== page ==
C’mon Microsoft, the paradigm already exists with multiple Tabs in Internet Explorer—just extend it to apps. It’s simple to do and it will make many folks happy (even if it is arguably unnecessary).
#5 Better Xbox Gaming
We’ve been beating this horse for a while now (see our continuing series) but it does need to be mentioned again. Xbox gaming on Windows Phone since day one has been underwhelming.
Integration with Kinect? Never materialized. Synchronous game play with Xbox 360? Never happened. A centerpiece game like Halo to really pull people in? Nope, not yet.
It is embarrassing that Microsoft has not been able to fully leverage the Xbox 360 with Windows Phone in 2012 or 2013 and it needs to be fixed.
Just look at the video above of Microsoft’s Eric Rudder demonstrating the gaming potential between PC, Xbox and Windows Phone and the game ‘Indiana Jones’. We covered that story back in March 2010.—nearly three years ago--need we say more?
Yup, here’s one that iOS and Android have given into and now have solutions for: folders. The idea being that some of us may have multiple media apps that we want grouped together, or a bunch of pins we want rounded up in a quick access folder. It’s a simple thing and becomes increasingly necessary as people add more apps, pins and tiles to their devices. Windows 8 makes use of “grouping” and Windows Phone needs to as well.
#7 Independent volume and profiles
Smartphones are called as much because they are supposed to be smart meaning we shouldn’t have to do certain tasks. Having our phones switch audio and notification profiles for home, work, movie theaters, etc. goes back to Windows Mobile and apps like PhoneAlarm. Why do they not exist on Windows Phone?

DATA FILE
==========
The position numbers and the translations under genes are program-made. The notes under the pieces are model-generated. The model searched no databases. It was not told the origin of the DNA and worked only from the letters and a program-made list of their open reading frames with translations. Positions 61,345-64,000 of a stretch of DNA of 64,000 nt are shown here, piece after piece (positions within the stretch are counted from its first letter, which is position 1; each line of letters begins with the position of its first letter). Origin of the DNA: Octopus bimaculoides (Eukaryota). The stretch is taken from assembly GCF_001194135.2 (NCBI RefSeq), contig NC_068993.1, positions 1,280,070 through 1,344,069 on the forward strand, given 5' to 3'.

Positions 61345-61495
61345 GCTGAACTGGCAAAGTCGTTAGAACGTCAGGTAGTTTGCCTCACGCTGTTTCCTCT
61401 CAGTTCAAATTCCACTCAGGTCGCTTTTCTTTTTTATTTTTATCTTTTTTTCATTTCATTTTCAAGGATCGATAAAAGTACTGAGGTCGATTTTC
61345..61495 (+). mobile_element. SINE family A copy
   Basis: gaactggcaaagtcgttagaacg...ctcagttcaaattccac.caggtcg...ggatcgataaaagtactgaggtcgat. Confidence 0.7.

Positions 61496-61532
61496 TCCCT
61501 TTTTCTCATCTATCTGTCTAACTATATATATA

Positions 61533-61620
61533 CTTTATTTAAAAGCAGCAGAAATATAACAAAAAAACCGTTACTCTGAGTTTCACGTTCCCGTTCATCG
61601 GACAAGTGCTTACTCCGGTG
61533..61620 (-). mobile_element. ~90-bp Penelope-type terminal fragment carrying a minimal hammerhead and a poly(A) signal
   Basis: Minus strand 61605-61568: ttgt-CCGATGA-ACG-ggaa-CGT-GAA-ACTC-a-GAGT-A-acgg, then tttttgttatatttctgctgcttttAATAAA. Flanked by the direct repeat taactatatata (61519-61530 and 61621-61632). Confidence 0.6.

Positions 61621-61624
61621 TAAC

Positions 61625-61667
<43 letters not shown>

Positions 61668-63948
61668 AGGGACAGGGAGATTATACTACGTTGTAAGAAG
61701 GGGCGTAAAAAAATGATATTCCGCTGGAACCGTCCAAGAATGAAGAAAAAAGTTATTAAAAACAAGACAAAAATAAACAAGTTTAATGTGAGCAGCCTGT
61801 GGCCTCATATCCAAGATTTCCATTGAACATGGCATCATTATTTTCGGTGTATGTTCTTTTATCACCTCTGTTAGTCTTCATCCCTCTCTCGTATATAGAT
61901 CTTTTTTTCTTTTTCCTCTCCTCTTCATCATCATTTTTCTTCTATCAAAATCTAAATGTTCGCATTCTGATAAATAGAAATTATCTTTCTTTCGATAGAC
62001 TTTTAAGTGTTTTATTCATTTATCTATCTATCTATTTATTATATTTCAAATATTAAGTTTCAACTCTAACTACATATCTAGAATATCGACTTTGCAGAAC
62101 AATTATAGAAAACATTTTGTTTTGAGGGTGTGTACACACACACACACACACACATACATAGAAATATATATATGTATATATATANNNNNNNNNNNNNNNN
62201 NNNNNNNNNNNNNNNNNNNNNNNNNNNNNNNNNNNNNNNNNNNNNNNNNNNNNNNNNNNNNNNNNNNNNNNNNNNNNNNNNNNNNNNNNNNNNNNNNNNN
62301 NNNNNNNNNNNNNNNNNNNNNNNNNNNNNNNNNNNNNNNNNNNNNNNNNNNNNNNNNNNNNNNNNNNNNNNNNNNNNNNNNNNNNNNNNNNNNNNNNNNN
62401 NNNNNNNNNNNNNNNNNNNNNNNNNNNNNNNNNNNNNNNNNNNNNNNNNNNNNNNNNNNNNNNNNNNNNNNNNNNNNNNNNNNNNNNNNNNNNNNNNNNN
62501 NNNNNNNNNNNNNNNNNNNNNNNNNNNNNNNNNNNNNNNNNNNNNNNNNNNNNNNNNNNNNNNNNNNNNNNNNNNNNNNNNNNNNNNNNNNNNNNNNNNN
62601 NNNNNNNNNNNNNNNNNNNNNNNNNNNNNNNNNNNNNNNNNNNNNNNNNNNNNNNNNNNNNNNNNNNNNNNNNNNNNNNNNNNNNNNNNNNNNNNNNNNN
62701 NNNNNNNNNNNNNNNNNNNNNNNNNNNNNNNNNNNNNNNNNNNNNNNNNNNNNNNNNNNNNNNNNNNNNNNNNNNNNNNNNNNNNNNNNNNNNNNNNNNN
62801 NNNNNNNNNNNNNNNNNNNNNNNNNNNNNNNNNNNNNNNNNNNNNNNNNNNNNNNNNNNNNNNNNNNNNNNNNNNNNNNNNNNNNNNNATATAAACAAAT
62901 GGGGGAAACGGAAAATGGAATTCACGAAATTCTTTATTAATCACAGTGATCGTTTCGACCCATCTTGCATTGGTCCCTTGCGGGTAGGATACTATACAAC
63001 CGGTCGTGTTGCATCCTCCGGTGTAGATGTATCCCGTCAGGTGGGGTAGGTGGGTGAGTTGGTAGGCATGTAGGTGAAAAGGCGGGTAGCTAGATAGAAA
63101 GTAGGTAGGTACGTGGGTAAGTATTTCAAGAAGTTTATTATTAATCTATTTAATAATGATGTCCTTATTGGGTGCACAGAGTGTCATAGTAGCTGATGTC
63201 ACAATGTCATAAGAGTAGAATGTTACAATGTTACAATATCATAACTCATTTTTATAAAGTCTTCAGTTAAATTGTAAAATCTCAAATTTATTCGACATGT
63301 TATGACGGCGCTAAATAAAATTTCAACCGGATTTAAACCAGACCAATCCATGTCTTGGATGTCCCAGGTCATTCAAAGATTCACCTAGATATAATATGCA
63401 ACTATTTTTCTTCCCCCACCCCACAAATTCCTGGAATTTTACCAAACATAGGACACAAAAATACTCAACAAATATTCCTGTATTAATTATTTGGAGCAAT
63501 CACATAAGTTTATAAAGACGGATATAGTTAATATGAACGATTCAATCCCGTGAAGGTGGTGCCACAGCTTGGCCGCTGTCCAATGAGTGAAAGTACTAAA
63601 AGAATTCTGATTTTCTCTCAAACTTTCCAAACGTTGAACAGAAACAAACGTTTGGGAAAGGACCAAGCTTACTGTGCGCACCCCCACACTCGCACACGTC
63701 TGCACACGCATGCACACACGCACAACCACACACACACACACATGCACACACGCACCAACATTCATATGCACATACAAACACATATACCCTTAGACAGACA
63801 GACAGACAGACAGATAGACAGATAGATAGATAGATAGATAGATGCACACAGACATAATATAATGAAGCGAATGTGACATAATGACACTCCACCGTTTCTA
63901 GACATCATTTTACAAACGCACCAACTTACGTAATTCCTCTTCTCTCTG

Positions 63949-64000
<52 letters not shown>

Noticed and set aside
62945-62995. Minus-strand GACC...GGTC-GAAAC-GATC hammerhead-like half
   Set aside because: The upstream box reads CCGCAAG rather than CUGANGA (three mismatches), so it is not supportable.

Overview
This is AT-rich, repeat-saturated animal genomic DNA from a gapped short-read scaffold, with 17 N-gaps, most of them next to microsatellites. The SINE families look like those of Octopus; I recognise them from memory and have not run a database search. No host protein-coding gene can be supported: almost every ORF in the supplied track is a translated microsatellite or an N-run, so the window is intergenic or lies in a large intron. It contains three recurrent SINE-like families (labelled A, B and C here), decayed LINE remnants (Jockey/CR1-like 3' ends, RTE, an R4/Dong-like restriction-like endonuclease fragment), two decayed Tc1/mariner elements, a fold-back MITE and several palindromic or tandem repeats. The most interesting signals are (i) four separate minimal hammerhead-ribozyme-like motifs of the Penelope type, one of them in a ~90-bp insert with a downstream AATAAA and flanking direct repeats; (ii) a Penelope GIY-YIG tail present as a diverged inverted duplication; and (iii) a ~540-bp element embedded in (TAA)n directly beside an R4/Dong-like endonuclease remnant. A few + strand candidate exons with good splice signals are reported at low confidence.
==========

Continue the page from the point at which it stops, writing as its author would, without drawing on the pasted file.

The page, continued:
Likewise, let’s finally give users the ability to control the ringer volume independent of system/game volume, same with an easier way of going ‘silent’.
#8 Fix Xbox Music and Video
The whole three-screens-and-a-cloud vision only works if your media can truly transcend devices. Microsoft hit the reset button on their media services with Windows 8 and Windows Phone 8 and while there are to be expected growing pains, they really need to get that system on track. With the amount of DRM errors for music and the inability to watch Xbox Videos on our phones, it’s a real hindrance.
Hope for 2013
So those are our Top Eight major things Microsoft needs to sort out. Is that an exhaustive list? Certainly not.
Other features like the ability to force-check app updates, fix YouTube (perhaps out of Microsoft’s hands), a more powerful email client or even making Windows 8 gestures and Tile functionality overlap with Windows Phone to give users the same experience are all up for grabs.
Like we said, we’re sure hoping that Microsoft addresses all or some of these in the near-term, specifically in Barcelona. We have a feeling that they are and for the platform’s sake, they better. BlackBerry is now breathing down our necks and Android and iOS are so far ahead in the market it’s borderline scary.
Microsoft has a solid foundation with Windows Phone 8. Let’s see them quickly build on it.